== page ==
The Honking Goose

something to honk about

if you are a Christian, what do you think about the pagan tradition of a holiday tree?

and if you are a Pagan, what do you think about the Christians using an evergreen tree as a symbol of their Christmas celebration?

Christmas tree on a stand with barely visible lights and no other decoration

I like to think of the evergreen tree we bring into our home, and glibly refer to as a Christmas tree though we are not Christians, as a pagan symbol of the solstice. It seems, however, that the lines are a little more blurry. Many older cultures around the world brought trees or branches or green leaves inside on the winter solstice as a celebration of the return of life as winter begins to wane.

man in jeans and red flannel is pruning a growing evergreen or Christmas tree

Some scholars have put forth the idea that Christians co-opted this pagan symbol as a way to get more pagans to adopt Christianity. That seems believable. Perhaps early Christians had other reasons for using evergreen boughs or trees as a symbol during their winter holiday celebrations. It seems it was a common practice in many traditions.

Babs the house rabbit next to our Christmas tree

took this just now, she wouldn’t smile for the camera

To me, our Christmas tree is my favorite Christmas/Solstice tradition. It’s a symbol of nature’s bounty to provide for all our needs, all year round. The Christmas tree is much appreciated by our house pet, Babs the bunny also. She likes to nibble the lower branches, drink water from the tree stand, and nap under the tree. She might be mystified by our habit of bringing a tree into the house for just one month each year, but she loves it all the same.

Do you celebrate a winter holiday with an evergreen tree in your house? What does it symbolize to you?

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53 comments on “if you are a Christian, what do you think about the pagan tradition of a holiday tree?

  1. thehonkinggoose
    December 11, 2017

    Reblogged this on The Honking Goose and commented:

    From last year

    Like

  2. AlwaysARedhead
    December 10, 2016

    I absolutely love having a real Christmas tree in the house, especially how the family trucks out into the woods and spends the next hour looking for that perfect tree we all have to agree upon. This year we will get two trees since the young man was not home. We are going out again to cut another one, and will put it in the mancave.

    Liked by 1 person

  3. cb
    December 5, 2016

    So many comments. My understanding is that the Christmas tree as we know it was originally a sacrifice to the wood spirits (gods, whatever). A tree was selected, decorated, and then set afire. I don’t know if this was Celtic or Scandinavian in origin, but definitely of Northern European origin. The lights symbolize the burning tree – originally actual candles.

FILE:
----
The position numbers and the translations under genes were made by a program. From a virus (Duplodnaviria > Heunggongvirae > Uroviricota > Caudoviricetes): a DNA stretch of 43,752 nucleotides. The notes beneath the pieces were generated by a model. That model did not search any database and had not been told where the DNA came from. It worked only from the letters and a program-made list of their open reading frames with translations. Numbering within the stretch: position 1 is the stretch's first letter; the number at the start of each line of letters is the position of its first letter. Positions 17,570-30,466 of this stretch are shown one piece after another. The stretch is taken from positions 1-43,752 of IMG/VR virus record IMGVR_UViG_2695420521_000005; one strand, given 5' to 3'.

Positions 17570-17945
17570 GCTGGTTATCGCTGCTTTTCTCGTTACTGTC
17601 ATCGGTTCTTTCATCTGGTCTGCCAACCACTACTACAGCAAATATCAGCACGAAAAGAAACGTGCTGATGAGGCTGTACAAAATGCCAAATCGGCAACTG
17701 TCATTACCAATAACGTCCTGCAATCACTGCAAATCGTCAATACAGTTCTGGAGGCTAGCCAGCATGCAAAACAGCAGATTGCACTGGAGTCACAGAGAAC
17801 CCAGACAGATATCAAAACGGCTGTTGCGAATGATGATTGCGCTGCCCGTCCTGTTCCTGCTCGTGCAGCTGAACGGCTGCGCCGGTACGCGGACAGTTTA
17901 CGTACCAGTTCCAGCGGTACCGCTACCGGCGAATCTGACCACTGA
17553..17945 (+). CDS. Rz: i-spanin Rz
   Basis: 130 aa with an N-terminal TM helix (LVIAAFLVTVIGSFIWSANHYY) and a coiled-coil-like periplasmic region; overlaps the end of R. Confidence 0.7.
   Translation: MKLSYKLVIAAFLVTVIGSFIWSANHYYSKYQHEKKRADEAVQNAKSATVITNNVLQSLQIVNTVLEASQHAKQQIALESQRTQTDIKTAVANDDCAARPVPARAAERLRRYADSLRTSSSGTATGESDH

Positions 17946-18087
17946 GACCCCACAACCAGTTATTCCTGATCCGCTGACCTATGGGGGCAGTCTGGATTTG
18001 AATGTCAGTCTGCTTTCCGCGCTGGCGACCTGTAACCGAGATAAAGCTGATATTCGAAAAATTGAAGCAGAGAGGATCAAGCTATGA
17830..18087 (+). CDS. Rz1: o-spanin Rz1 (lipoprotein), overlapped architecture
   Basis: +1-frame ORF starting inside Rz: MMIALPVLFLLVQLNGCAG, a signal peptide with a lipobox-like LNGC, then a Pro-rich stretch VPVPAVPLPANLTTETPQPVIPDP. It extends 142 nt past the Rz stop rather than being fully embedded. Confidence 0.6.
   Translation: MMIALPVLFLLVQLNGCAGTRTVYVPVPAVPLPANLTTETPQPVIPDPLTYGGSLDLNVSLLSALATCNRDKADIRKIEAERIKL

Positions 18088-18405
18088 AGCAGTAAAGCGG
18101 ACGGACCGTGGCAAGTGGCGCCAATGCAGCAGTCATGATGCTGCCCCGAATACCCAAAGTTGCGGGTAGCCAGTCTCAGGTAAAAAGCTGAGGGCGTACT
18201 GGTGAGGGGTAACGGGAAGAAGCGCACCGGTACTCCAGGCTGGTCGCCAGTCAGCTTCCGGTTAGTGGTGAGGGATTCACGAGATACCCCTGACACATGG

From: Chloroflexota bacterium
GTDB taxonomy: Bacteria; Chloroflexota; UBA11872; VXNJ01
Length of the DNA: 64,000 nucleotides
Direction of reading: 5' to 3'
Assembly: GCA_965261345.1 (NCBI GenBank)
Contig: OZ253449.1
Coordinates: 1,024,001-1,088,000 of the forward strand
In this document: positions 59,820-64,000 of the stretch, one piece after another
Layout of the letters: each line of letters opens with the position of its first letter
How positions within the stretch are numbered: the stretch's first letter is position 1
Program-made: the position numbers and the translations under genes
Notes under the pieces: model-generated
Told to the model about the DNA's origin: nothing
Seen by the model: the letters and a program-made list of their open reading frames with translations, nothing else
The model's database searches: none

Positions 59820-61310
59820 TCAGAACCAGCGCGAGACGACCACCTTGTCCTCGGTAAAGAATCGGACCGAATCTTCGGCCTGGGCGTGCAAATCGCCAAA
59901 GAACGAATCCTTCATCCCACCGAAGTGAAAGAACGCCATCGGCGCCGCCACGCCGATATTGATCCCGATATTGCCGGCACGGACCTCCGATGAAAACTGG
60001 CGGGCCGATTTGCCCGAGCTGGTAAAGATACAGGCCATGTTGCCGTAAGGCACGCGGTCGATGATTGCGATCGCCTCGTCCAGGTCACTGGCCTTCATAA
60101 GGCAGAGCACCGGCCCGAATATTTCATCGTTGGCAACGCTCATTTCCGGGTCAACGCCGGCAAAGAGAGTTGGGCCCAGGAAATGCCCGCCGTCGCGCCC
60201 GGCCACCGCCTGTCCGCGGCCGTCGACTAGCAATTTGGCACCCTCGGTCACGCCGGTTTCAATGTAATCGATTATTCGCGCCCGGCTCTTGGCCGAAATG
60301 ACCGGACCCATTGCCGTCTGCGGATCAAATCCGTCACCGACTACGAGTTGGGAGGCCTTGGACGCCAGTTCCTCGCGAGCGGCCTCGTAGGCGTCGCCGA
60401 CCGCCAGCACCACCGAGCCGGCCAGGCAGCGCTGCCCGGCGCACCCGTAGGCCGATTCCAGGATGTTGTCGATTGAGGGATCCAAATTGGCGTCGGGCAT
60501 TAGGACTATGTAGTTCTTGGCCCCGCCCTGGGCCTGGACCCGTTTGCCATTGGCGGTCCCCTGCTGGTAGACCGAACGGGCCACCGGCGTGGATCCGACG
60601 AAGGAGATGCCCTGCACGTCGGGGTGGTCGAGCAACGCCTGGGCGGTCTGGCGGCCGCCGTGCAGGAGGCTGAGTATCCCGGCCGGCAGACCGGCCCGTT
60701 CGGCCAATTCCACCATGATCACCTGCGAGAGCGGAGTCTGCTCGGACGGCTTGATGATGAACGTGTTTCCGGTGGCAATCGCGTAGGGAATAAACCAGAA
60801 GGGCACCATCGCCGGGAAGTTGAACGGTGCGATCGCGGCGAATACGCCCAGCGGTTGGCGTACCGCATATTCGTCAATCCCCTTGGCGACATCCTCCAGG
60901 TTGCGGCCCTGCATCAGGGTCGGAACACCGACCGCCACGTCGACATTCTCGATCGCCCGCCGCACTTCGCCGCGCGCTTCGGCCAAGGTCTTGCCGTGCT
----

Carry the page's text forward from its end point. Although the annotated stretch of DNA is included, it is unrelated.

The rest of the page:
Like many pagan holidays and rituals the Catholic Church appears to have copied this as well.

    An atheist friend of mine like to say “Keep Saturn in Saturnalia” (https://en.m.wikipedia.org/wiki/Saturnalia) an obvious jibe at “Keep Christ in Christmas”.

    The reality is that much of “Christmas” as we know it is an amalgamation of numerous winter festivals and traditions.

    Liked by 1 person

  4. mitchteemley
    December 4, 2016

    Actually, there’s pretty good evidence that Christmas trees–and specifically the lighting of trees–developed independently from pagan tradition. That said, however, it doesn’t really concern me. It’s not where cultural practices come from that matters, but what they mean to us as individuals (1 Corinthians 10:25-29). The moment we start obsessing over where things come from we depart from the real path of faith and end up in an endless warren of rabbit trails. Heck, our days of the week are named after pagan gods! Blessings till it hurts.

    Liked by 1 person

  5. michelle213norton
    December 4, 2016

    I do believe one of the main reasons the Christians put up trees was to avoid persecution (although I could be wrong on this one.) I haven’t decorated for a few years now. My hubby is an atheist (although agnostic may be more accurate,) and I wanted him to see that none of that stuff is important. I never told my son about Santa (other than to tell him he doesn’t exist;) The commercialization bothers me immensely because it detracts from the real meaning. I think it’s kinda funny that everyone celebrates Christmas, whether believer or not. If you feel strongly about not wanting to be associated with Jesus, you should call you celebration a solstice celebration. Otherwise, you’re in on the birthday party like it or not!!!

    Liked by 1 person

    • thehonkinggoose
      December 4, 2016

      “I do believe one of the main reasons the Christians put up trees was to avoid persecution ”